One of the world's foremost pianists performed brilliantly Friday with the Florida Orchestra. Jeremy Denk, a winner of the Avery Fisher Prize and Musical America's instrumentalist of the year award, showed a surprisingly sparse audience at the David A. Straz Jr. Center for the Performing Arts what a world-class pianist sounds like.
It wasn't the concert the orchestra thought it would be playing a week earlier. Denk's representative contacted the orchestra late Oct. 14 to scratch his planned piece, Maurice Ravel's Piano Concerto for the Left Hand, citing a busier-than-expected performance schedule that left Denk short on adequate preparation time for the Ravel, a new work for him. He will play that piece at the Kennedy Center in January.
The substituted work, Piano Concerto No. 20, by Wolfgang Amadeus Mozart, is one of the composer's most influential concertos, and Denk is renowned for playing Mozart. Concerto No. 20 represents a turning point to a deeper, more emotionally complex dimension and is regarded as an influence on Ludwig van Beethoven. It opens with a forceful allegro, the piano entering about two minutes in with a contrasting, lilting melody. That kind of counterbalance, so critical to the concerto form, defines this one as piano and orchestra battle and make uneasy peace, finishing each other's sentences and clashing again.
Denk handled all of these delicacies superbly, with dexterity and interpretation, a vessel of great music so clear as to become almost invisible. For its part, the orchestra handled its half of the interplay professionally. A few of the entrances seemed tentative, particularly in the second movement.
They rallied under the baton of guest conductor Karina Canellakis, finishing with precision and verve. Whether the general impression of musicians playing scores, rather than a body making one sound, had anything to do with having their individual rehearsal time cut short is impossible to say.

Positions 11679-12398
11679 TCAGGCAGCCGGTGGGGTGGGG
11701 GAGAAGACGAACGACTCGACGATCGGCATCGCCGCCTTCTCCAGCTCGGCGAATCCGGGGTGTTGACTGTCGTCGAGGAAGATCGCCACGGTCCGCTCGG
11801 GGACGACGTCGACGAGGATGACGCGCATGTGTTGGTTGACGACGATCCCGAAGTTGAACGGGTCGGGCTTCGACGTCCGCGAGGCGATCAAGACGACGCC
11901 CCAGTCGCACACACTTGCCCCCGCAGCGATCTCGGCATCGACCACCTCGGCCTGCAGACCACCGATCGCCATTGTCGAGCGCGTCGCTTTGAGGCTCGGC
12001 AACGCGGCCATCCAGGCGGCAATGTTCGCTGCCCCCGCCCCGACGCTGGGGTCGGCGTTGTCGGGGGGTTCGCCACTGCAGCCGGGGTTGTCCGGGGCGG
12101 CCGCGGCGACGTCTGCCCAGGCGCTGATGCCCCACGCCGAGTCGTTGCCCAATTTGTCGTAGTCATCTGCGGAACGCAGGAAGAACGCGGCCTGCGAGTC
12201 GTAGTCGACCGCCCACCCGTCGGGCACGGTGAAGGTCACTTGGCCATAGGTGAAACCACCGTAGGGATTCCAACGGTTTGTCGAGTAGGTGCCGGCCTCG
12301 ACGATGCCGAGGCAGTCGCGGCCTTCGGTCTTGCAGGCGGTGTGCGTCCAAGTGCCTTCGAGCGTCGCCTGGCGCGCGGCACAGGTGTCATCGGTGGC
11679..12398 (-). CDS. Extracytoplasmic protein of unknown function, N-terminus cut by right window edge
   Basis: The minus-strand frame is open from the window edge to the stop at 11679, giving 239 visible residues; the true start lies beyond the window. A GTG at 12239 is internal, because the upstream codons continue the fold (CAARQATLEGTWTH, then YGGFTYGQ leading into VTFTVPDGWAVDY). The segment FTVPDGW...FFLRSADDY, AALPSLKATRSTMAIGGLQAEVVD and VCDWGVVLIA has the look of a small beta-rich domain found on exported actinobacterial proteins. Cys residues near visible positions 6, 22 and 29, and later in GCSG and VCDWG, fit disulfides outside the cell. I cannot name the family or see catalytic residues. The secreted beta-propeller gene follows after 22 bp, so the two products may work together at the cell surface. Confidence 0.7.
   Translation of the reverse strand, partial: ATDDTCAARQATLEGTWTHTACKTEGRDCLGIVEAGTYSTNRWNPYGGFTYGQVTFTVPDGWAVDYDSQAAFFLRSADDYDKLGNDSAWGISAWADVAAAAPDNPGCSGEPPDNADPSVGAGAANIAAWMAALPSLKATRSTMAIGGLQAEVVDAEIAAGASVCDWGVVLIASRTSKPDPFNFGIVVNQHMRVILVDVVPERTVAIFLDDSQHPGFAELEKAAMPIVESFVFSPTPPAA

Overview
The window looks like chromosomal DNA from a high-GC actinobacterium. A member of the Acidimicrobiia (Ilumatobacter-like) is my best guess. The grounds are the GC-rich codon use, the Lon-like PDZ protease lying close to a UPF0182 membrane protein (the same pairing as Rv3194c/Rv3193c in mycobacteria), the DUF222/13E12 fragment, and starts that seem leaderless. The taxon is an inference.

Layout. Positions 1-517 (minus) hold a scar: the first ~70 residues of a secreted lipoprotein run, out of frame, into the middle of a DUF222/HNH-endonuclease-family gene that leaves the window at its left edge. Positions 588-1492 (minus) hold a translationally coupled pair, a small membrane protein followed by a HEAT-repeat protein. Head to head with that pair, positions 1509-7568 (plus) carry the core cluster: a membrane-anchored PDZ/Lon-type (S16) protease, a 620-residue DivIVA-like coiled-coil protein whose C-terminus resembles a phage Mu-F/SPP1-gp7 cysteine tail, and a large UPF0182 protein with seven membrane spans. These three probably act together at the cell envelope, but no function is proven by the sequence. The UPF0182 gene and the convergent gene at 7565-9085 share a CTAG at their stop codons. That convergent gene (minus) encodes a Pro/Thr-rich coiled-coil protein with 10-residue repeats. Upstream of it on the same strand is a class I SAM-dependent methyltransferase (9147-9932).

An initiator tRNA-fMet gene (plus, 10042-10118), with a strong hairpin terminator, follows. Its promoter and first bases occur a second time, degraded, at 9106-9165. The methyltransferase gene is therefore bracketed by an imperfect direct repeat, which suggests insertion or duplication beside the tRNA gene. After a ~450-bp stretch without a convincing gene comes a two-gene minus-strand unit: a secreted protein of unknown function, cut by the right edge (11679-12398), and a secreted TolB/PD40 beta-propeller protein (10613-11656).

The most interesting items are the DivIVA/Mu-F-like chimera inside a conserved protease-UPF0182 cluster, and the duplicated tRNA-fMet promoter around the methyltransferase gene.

The orchestra otherwise shone in the three tone-poems that completed the program, which was originally designed as a succession of stories. (Piano Concerto for the Left Hand was commissioned by a World War I veteran who had lost his right arm in the war.) The concert opened with Igor Stravinsky's The Song of the Nightingale, part of his opera, The Nightingale. Notes of sadness, contemplation and grace permeated this piece, which is based on a Hans Christian Andersen fable about a bird singing before the Chinese emperor. Soloists delighted, with a piercing flute, a harp and a dancing violin.
The program after intermission was just as good, starting with The Wood Dove, by Antonin Dvorak. Here the orchestra returned to form in a musical narration of a folk tale. Woodwinds and horns replied to the strings, telling a story about a woman's descent into madness after poisoning her husband. A flawless contribution by the strings led to a mournful finishing touch, with the horns playing a role. Canellakis let The Wood Dove sing its last note, then held the silence as an exquisite coda.
The concluding tone poem was Till Eulenspiegel's Merry Pranks, by Richard Strauss. The composer cleverly changed the story of the medieval German trickster by having him hanged instead of dying in bed of plague, as some believed. That development allows for a raucous trombones and percussive blasts toward the peak of the 15-minute piece, leading to a furious finish.
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The bottom line for the concert show: a net plus. On the minus side is Denk's program change at the heart of the event, and a corresponding slight dip in the orchestra's performance.
On the plus side stands the virtuosity of the pianist himself and the resilience of the orchestra and its guest conductor. They survived a crisis to which they should never have been subjected.
Contact Andrew Meacham at email@example.com or (727) 892-2248. Follow @torch437.